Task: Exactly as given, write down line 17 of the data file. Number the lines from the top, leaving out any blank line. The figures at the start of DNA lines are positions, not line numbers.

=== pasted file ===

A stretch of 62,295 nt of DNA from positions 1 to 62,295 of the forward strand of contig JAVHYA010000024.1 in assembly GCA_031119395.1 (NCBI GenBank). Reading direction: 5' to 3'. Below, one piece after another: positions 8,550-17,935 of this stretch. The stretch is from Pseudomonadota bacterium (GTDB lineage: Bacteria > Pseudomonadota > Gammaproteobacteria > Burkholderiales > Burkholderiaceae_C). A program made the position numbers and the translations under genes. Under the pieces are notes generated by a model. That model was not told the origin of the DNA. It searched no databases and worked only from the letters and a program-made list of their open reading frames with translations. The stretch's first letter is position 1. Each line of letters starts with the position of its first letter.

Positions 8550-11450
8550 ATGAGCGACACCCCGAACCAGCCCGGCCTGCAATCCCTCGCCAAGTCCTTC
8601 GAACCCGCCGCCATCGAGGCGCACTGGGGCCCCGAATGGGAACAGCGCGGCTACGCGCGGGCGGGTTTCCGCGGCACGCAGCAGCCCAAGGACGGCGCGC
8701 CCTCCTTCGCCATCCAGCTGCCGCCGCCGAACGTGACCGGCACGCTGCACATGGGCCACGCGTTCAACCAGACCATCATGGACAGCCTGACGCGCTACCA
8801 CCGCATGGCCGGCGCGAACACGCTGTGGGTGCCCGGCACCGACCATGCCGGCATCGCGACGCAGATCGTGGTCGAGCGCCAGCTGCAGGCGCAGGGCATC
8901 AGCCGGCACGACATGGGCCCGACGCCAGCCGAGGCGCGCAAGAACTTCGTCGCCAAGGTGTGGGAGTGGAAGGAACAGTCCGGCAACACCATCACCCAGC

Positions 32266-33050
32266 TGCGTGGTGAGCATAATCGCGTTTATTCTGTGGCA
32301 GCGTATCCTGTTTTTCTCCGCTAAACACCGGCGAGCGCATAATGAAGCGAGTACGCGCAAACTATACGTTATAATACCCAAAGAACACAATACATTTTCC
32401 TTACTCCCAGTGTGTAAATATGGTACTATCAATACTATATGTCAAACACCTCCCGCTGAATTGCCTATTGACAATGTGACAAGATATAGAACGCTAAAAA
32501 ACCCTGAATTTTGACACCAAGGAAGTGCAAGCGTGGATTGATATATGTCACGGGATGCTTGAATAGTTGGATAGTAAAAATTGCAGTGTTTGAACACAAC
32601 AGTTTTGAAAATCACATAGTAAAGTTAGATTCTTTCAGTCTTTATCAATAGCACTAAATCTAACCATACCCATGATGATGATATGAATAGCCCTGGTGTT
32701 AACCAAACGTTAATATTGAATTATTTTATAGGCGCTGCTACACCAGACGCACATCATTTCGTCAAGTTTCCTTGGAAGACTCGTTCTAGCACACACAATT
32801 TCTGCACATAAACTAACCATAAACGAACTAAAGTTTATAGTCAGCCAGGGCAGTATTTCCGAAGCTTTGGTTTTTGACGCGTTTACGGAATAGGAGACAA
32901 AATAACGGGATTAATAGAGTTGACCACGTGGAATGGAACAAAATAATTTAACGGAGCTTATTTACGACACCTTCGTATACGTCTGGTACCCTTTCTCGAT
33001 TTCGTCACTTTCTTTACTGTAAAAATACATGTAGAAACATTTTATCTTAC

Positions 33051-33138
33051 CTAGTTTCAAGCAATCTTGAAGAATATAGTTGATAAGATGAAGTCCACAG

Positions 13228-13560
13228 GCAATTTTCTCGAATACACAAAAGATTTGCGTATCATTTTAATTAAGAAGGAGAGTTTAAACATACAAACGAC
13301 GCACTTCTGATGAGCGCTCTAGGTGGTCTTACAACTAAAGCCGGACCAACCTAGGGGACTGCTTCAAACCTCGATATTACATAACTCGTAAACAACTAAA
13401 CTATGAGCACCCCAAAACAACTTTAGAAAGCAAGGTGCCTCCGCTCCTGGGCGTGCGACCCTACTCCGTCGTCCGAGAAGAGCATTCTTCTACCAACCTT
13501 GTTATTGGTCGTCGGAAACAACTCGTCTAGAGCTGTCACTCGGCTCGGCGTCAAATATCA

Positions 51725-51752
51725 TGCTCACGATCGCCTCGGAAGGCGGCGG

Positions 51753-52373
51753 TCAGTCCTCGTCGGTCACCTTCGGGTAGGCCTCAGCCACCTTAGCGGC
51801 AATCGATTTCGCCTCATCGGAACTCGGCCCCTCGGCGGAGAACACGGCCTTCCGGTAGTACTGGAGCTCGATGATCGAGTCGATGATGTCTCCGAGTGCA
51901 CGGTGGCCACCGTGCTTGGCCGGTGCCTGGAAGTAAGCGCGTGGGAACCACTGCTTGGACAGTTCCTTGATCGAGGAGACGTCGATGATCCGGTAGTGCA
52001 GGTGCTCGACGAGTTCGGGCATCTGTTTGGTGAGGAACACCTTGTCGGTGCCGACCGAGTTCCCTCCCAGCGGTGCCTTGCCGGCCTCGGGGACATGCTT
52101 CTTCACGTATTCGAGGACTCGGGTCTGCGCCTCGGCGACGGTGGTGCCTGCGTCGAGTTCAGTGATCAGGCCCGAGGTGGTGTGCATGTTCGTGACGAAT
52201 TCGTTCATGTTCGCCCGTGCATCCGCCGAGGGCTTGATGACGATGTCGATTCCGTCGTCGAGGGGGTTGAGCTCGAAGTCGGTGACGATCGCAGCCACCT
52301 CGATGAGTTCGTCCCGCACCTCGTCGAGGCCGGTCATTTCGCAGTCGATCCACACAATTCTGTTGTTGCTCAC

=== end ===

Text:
33001 TTCGTCACTTTCTTTACTGTAAAAATACATGTAGAAACATTTTATCTTAC